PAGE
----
Tuesday, May 29, 2012

Prayer Beads: Not Just for Celebrities Anymore

Prayer beads may come and go as a fashion accessory, but prayer beads can be a useful and meaningful part of Christian spirituality. This is true for Protestants as well as Catholics, and for those who prefer extemporaneous and spontaneous prayers as opposed to memorized prayers. 

The website Karen's Prayer Beads  offers instructions for re-purposing and modifying a traditional Rosary for a variety of prayer styles and for making a number of other types of prayer beads. 

The idea of prayer beads has intrigued me for a while. I never liked the idea of the traditional Rosary--probably because I was raised as a Protestant.  I can see how using the traditional practice of the Rosary might be meaningful for some, but as of right now I don't feel ready to try it. I do like the idea, however, of a Joys and Concerns Rosary, a type of Rosary designed by a Unitarian Universalist minister:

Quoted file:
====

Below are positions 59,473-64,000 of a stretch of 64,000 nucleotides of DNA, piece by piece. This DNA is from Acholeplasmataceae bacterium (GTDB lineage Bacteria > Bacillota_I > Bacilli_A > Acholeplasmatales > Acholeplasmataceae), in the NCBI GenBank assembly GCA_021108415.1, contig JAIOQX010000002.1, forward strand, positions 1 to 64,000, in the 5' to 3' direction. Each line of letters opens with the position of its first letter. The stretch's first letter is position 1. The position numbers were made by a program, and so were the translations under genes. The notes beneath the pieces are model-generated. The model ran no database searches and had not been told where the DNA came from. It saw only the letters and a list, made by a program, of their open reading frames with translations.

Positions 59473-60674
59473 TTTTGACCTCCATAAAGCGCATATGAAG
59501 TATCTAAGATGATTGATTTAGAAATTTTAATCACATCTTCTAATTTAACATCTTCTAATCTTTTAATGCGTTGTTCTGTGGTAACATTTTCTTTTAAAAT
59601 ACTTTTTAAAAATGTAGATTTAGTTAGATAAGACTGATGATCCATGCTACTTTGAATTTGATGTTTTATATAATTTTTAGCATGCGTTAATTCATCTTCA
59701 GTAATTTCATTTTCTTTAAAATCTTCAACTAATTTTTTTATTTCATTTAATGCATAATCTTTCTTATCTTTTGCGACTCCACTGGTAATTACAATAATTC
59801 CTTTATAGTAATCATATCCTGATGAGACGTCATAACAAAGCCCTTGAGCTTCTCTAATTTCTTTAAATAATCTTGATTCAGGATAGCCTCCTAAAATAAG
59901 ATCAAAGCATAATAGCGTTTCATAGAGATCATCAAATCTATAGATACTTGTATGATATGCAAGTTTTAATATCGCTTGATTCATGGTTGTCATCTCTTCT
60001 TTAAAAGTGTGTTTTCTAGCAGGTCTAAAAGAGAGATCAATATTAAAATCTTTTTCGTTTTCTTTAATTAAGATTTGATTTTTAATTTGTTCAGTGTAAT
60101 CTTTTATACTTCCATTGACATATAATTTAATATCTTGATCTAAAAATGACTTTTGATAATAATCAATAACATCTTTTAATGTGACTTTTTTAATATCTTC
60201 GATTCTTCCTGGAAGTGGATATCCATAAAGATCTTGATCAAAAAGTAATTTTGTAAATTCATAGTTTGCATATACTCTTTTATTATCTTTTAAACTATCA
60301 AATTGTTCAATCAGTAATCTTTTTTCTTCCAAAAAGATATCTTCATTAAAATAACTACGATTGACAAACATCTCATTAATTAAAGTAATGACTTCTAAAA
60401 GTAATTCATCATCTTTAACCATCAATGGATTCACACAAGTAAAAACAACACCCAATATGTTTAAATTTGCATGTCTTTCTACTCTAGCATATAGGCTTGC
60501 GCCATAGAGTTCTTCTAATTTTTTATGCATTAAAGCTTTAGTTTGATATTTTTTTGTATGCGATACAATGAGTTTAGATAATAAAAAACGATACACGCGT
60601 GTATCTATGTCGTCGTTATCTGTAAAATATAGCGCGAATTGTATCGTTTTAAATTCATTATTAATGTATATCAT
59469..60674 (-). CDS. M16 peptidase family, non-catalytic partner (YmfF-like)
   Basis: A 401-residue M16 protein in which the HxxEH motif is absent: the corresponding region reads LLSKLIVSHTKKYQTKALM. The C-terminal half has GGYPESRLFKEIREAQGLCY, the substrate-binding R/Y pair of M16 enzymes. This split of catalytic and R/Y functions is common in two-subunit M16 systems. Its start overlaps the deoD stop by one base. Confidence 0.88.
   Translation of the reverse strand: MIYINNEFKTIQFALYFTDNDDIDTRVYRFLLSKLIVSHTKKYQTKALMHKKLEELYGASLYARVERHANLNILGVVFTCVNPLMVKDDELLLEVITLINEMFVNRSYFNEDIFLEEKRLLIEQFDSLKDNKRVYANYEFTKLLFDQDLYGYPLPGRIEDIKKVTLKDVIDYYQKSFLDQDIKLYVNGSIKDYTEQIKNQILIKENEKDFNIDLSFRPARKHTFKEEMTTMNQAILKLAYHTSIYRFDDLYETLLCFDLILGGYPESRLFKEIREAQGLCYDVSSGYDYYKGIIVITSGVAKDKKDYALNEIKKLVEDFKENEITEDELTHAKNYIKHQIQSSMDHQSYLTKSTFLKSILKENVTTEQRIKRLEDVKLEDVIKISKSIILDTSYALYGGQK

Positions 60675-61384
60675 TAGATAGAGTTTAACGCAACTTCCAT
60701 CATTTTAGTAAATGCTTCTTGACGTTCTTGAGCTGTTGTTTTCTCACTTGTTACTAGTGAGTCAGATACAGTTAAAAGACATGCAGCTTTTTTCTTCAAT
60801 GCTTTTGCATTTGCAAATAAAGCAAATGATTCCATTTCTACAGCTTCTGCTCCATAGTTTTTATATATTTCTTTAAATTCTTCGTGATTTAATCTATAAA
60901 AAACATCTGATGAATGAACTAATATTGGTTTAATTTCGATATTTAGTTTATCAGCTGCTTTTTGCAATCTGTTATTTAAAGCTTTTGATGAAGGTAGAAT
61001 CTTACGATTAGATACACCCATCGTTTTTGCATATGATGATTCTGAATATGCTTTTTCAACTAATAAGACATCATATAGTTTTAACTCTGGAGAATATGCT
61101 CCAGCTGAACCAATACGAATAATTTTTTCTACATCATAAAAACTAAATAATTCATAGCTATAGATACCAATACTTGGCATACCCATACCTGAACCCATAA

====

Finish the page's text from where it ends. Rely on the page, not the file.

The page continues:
The bracelet has four sections of seven beads each, separated by four larger beads (like the Anglican Rosary). The first section is green, the second is yellow, the third is blue, and the fourth is red. You could also use rainbow colors, as in Jim Casebolt's sermon. The four large beads can be black or white or gray or some other contrasting color. 
On the first large bead (before the green section) ask God to be with you on your journey, or enter a time of reflection in some other way.
On the seven green beads, enter the sacred space by naming seven things that seem holy or magical to you. These can be places or relationships or works of art or music or anything else that has a numinous feeling for you. When you reach the next large bead, sit in silence for a while and listen for the voice of God within you.
On the seven yellow beads, name your joys, count your blessings, offer up thanksgiving for the good things in your life. Think of seven things you are thankful for, or joyous about. Again pause and listen on the next large bead.
On the seven blue beads, name your concerns, think of seven things that you are worried or remorseful about, things that you want to do better in your life. Pause and listen on the next large bead.
On the seven red beads, share your love. Send your love and good wishes and prayers out to seven people or categories of people, ask for a blessing on them. Pause and listen on the large bead, and come out of the prayer time.